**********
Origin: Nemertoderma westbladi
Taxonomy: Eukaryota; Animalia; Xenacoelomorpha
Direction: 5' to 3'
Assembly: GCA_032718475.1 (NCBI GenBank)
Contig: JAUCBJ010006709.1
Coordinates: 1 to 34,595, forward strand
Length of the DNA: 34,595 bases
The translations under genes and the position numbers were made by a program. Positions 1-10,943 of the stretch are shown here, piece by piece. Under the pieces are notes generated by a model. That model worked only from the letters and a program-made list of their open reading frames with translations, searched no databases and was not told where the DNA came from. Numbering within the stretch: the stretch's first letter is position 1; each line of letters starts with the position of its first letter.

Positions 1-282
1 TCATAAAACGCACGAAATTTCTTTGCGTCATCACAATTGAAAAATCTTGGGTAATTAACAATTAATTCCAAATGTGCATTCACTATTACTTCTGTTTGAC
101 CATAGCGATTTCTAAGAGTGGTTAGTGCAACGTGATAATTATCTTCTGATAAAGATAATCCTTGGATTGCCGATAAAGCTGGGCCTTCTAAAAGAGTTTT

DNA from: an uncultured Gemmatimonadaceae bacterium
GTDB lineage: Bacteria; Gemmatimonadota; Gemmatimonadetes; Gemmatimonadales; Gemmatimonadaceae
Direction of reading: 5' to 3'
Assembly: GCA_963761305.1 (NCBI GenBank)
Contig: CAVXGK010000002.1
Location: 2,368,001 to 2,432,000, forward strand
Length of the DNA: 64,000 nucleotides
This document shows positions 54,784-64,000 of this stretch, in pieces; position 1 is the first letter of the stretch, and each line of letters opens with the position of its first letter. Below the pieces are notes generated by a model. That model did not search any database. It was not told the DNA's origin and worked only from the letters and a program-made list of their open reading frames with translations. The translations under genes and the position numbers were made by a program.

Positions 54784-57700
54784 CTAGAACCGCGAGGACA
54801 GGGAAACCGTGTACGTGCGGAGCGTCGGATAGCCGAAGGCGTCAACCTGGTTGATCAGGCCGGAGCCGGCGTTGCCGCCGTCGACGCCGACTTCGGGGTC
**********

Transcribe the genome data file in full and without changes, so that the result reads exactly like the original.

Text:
Origin: Nemertoderma westbladi
Taxonomy: Eukaryota; Animalia; Xenacoelomorpha
Direction: 5' to 3'
Assembly: GCA_032718475.1 (NCBI GenBank)
Contig: JAUCBJ010006709.1
Coordinates: 1 to 34,595, forward strand
Length of the DNA: 34,595 bases
The translations under genes and the position numbers were made by a program. Positions 1-10,943 of the stretch are shown here, piece by piece. Under the pieces are notes generated by a model. That model worked only from the letters and a program-made list of their open reading frames with translations, searched no databases and was not told where the DNA came from. Numbering within the stretch: the stretch's first letter is position 1; each line of letters starts with the position of its first letter.

Positions 1-282
1 TCATAAAACGCACGAAATTTCTTTGCGTCATCACAATTGAAAAATCTTGGGTAATTAACAATTAATTCCAAATGTGCATTCACTATTACTTCTGTTTGAC
101 CATAGCGATTTCTAAGAGTGGTTAGTGCAACGTGATAATTATCTTCTGATAAAGATAATCCTTGGATTGCCGATAAAGCTGGGCCTTCTAAAAGAGTTTT

DNA from: an uncultured Gemmatimonadaceae bacterium
GTDB lineage: Bacteria; Gemmatimonadota; Gemmatimonadetes; Gemmatimonadales; Gemmatimonadaceae
Direction of reading: 5' to 3'
Assembly: GCA_963761305.1 (NCBI GenBank)
Contig: CAVXGK010000002.1
Location: 2,368,001 to 2,432,000, forward strand
Length of the DNA: 64,000 nucleotides
This document shows positions 54,784-64,000 of this stretch, in pieces; position 1 is the first letter of the stretch, and each line of letters opens with the position of its first letter. Below the pieces are notes generated by a model. That model did not search any database. It was not told the DNA's origin and worked only from the letters and a program-made list of their open reading frames with translations. The translations under genes and the position numbers were made by a program.

Positions 54784-57700
54784 CTAGAACCGCGAGGACA
54801 GGGAAACCGTGTACGTGCGGAGCGTCGGATAGCCGAAGGCGTCAACCTGGTTGATCAGGCCGGAGCCGGCGTTGCCGCCGTCGACGCCGACTTCGGGGTC